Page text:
People across Derbyshire will be able to talk about their concerns during another live chat hosted by Derbyshire Police on Wednesday afternoon (10 February) ahead of Valentines Day.
Sunday (14 February) will be a day where there will be a lot of romance with partners, but there will also be people living in fear of them.
The online chat from 4pm to 6pm on Wednesday is a chance for people who are worried about themselves, a friend, family member or colleague to ask any questions they may have about domestic abuse, coercive and controlling behaviour, manipulation or anything else.
To make the session more personal, Derbyshire Constabulary has introduced the team behind the live chats, so people know who they are talking to.
Sergeant Andrew Bott works in the force's Investigation Hub in Derby. He has 25 years of police experience, including CID, Custody, being a Temporary Inspector and completing a secondment to Children’s Services within Derbyshire County Council. He has experience of multi-agency work in relation to domestic abuse matters and is a Domestic Abuse Champion within the force.
Service Manager at the Elm Foundation Chelsea Whiteman is a qualified social worker who has worked for The Elm Foundation for over 10 years. She first started at the Elm Foundation as a student social worker. In her current role, she manages four refuges as well as the foundation's children and young people’s team, who work with young people who have been affected by domestic abuse in their families, as well as with young people who are showing harmful behaviour as a result of what they have witnessed.
Inspector Beth Lee started her career with the police in 2008 as is now one of the Detective Inspectors for Public Protection, a department which investigates domestic abuse, rape and child abuse; a role which she is incredibly passionate about. She is from a family of public service workers who taught her a great deal about perspective, empathy and how everybody has a back story – something she tries to carry with her every day when doing her job.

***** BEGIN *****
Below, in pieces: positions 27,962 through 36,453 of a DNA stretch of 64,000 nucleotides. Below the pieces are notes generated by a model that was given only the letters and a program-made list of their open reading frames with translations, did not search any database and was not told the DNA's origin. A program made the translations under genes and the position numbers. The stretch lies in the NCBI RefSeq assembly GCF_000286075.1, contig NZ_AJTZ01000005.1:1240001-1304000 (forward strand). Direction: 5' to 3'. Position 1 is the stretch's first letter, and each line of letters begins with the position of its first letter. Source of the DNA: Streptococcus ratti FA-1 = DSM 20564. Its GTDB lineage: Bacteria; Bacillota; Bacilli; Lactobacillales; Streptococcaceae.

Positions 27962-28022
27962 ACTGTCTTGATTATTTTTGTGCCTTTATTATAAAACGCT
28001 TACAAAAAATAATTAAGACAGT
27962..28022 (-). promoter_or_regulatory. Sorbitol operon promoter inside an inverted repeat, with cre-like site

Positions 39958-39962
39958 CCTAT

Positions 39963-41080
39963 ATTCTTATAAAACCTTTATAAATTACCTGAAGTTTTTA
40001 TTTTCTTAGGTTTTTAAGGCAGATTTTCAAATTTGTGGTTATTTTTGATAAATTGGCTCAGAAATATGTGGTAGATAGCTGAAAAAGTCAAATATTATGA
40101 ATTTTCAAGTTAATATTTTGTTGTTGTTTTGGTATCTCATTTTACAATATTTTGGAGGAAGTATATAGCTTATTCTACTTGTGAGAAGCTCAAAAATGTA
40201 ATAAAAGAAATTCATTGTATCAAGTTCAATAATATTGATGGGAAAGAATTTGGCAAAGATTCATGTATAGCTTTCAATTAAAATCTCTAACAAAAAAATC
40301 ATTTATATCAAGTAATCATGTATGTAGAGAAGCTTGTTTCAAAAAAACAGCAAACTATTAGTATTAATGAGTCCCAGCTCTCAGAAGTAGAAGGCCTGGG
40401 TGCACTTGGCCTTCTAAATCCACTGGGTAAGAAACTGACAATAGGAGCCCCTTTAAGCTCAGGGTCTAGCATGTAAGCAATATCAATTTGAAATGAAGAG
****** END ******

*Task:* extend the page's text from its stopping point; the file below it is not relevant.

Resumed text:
Investigative Support Manager Andy Stokes has been with Derbyshire Constabulary for 36 years, and retired as a police officer in 2016. During this time he worked with victims of domestic abuse and has seen first-hand the impact that it can have on individuals and families. He now works as a civilian employee with the police, supporting colleagues who are dealing with the impact of domestic abuse every day.
Anyone who can't make the live chat but has questions or concerns can get in touch with police via the following methods:
• Facebook: Send a private message to www.facebook.com/derbyshireconstabulary
• Twitter: Send a direct message to the @DerPolContact account
• Website: Use the online forms or speak on live chat at www.derbyshire.police.uk
• Call us: Call 101 for non-emergencies, or 999 in an emergency.
Image credit: Derbyshire Constabulary